Does injury concern justify the non-trade? I’d like to think that the concern, combined with the high prospect cost, was enough for the Yankees to eschew their best chance to add the one player who fit their needs. But I can’t help shed the idea that this is a post-facto justification. After all, there were no available No. 1 or No. 2 starters other than Ubaldo, and there is really only one available this winter (C.J. Wilson, at the cost of roughly $90 million). What are the chances that even one of Betances and Montero pans out? Isn’t it worth the cost in prospects to add a pitcher who has been a top-15 pitcher in the league since 2008, and who is under team control, at a huge discount, for the next two seasons?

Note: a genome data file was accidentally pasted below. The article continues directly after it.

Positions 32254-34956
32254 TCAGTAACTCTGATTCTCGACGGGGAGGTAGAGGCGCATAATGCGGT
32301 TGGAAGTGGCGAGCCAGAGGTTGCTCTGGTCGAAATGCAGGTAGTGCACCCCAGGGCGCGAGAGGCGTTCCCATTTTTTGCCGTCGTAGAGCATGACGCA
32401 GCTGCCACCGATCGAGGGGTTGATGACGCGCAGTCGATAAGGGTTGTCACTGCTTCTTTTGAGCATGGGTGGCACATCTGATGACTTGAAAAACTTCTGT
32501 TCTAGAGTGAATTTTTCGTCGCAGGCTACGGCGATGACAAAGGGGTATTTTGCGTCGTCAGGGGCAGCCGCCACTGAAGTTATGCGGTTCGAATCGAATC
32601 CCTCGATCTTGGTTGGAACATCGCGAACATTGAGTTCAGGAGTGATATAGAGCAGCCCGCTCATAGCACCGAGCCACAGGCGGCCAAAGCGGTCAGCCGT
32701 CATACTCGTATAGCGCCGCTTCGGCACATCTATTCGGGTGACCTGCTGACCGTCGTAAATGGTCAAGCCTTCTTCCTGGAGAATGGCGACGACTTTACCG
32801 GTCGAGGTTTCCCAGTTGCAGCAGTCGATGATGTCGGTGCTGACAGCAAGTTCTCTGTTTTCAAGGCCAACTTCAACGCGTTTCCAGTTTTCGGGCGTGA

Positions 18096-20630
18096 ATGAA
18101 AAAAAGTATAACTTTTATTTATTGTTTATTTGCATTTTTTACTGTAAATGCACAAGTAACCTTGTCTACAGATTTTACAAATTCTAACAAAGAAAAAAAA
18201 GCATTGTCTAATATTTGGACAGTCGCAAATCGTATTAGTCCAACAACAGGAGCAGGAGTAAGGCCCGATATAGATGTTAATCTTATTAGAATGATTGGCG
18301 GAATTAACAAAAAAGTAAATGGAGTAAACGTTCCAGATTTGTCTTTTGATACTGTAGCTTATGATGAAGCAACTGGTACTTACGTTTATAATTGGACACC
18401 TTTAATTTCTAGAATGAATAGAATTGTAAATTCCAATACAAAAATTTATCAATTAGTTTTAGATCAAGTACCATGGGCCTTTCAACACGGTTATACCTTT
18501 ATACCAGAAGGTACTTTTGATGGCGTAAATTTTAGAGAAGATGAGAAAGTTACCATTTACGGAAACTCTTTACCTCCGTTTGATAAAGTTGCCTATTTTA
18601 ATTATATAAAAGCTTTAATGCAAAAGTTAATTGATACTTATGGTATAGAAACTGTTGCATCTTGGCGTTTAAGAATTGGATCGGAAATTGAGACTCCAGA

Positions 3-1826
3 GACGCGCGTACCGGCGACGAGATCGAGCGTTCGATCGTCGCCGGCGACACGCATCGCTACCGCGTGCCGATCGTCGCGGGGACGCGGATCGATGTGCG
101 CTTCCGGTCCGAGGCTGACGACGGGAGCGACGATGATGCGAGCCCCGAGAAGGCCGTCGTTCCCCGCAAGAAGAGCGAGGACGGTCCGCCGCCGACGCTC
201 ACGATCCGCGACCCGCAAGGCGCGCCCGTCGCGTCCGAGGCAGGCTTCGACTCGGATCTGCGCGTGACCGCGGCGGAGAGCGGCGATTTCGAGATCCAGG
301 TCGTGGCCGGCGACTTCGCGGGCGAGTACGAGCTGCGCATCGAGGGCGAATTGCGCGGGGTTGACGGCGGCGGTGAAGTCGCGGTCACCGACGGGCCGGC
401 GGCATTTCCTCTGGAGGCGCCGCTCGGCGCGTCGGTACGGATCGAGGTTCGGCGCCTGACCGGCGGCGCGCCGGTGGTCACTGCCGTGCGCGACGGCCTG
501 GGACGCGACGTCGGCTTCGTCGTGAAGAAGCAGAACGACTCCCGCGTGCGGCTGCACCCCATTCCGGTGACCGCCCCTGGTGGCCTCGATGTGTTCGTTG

There are certainly red flags involved. Jimenez has experienced a dip in velocity, and the Rockies refused the Yankees’ request to perform a pre-trade MRI. Of course, few pitchers maintain 96 mph fastballs for very long, and it’s not as though Ubaldo has dropped to the low 90s; he’s still averaging 94 mph this year. The Rockies’ refusal to perform an MRI makes sense as well, since you can find some sort of damage in any pitcher’s shoulder. It seems that the Yankees, for whatever reason, determined that they didn’t want to pay the cost in prospects for Ubaldo, and they covered themselves well. From the outside perspective, though, I’m still a little disappointed they didn’t put a suitable offer on the table.